Saturday, December 8, 2007

Play - Maria's Freeway Driving

“Maria drove the freeway. She dressed every morning with a greater sense of purpose than she had felt in some time…Once she was on the freeway and had maneuvered her way to a fast lane she turned on the radio at high volume and she drove. She drove the Sand Diego to the Harbor, the Harbor up to the Hollywood, the Hollywood to the Golden State, the Santa Monica, the Santa Ana, the Pasadena, the Ventura” (15-26)

Maria’s driving gives her a sense of purpose and freedom (when in reality her driving is actually purposeless in that she drives only for the sake of driving rather than going somewhere or accomplishing anything). What Maria’s driving represents is an attempt at escape from her haunting past and depressing present—when she drives, she only thinks about driving, and afterwards, she doesn’t dream. No matter how far Maria drives though, she ends up at the same place at the end of the day, and never gets herself out of the rut she is in. For her, it is a way to mindlessly fill her time, but for readers, it represents how little meaning is in Maria’s life.

“Maria found herself in Baker. She had never meant to go as far as Baker, had started out that day as every day, her only destination the freeway. But she had driven out the San Bernardino and up the Barstow and instead of turning back at Barstow…she kept driving” (30)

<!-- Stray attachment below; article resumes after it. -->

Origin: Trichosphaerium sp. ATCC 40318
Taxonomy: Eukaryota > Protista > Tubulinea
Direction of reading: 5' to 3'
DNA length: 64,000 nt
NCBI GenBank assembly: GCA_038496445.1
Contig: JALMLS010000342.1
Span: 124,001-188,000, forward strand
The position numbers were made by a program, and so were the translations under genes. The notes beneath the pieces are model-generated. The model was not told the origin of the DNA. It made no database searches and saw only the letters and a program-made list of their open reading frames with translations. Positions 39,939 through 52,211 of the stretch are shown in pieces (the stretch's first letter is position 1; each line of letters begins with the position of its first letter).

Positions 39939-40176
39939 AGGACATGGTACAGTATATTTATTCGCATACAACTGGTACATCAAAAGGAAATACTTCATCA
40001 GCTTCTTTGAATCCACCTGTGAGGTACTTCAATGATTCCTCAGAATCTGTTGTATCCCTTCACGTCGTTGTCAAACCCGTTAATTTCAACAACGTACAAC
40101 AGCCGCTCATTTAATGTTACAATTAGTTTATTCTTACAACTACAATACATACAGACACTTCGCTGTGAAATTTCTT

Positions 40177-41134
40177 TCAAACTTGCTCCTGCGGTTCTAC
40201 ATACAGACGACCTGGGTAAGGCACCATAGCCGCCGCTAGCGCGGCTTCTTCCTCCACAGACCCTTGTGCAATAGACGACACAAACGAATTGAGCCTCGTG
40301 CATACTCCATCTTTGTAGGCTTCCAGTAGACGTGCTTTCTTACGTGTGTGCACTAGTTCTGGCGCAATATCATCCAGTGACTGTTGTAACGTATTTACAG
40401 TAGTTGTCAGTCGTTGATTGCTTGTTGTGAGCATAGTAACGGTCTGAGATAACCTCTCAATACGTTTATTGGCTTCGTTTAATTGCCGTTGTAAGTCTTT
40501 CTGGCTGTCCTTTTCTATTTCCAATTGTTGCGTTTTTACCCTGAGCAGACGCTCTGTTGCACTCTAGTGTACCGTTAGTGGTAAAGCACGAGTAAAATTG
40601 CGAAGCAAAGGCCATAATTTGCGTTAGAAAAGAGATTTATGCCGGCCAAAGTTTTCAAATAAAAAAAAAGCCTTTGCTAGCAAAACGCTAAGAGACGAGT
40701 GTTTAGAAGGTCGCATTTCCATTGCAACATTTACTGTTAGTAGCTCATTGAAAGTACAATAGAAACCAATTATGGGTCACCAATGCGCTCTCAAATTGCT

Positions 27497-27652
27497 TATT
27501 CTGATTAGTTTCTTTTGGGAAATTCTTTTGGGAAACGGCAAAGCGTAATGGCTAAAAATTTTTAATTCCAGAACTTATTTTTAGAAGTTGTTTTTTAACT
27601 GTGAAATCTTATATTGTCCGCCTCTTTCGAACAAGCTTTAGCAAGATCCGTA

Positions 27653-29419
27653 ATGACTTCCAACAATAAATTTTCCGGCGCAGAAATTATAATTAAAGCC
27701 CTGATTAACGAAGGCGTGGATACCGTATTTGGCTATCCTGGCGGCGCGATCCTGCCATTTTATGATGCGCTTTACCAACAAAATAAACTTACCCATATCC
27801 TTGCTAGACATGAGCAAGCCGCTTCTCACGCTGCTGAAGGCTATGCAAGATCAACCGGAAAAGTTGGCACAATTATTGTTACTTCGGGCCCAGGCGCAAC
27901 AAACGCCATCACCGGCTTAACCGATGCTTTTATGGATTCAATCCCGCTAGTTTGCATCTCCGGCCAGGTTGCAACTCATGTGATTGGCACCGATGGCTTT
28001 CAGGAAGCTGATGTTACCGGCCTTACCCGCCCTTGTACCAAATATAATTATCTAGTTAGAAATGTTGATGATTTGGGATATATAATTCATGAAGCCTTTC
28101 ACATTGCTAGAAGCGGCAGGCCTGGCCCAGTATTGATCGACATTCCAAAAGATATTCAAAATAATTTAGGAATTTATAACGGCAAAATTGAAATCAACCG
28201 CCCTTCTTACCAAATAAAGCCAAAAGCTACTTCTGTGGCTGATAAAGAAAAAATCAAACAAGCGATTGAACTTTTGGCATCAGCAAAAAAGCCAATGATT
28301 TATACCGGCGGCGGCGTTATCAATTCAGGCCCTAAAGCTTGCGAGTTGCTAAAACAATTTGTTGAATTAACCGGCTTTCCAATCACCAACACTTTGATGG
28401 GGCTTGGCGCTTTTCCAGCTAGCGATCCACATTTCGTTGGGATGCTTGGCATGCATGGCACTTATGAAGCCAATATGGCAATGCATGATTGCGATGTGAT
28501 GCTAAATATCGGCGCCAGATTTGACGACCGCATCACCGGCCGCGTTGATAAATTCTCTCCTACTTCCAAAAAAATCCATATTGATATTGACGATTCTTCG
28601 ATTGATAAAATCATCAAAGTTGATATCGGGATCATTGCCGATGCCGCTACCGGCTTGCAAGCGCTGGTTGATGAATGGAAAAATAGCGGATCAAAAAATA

While Maria’s driving is an attempt to flee her past, it is also a return to it somewhat. As Maria drives east, toward Baker, she is on the road back into Nevada—where she was born. In a later passage, Maria steals a car and tries to drive it to Tonopah, near her hometown of Silver Wells. By driving eastward, does Maria actually regress?

The fact that Maria “found herself in Baker” shows just how little agency and control Maria has over her own life. She is surprised at how far she has gone, even though she is the one doing the driving. Even in her driving, which should give her a sense of control, she seems to be guided by outside forces and to lose her sense of self.

“Maria stood in the sun on the Western street and waited for the young agent from Freddy Chaikin’s office” (140)

Didion’s calling Western Ave. “the Western street” is highly symbolic for Maria. In attempting to meet with her agent, she is trying to move her life forward, with “west” representing forward and progressive movement. Yet, like her similar attempt to contact Les Goodwin (and thus make a positive step in her life), she is foiled. Her agent does not come, and his underling offers her a low-quality part. Is Maria self-destructive, or are external sources keeping her from moving forward, or both?

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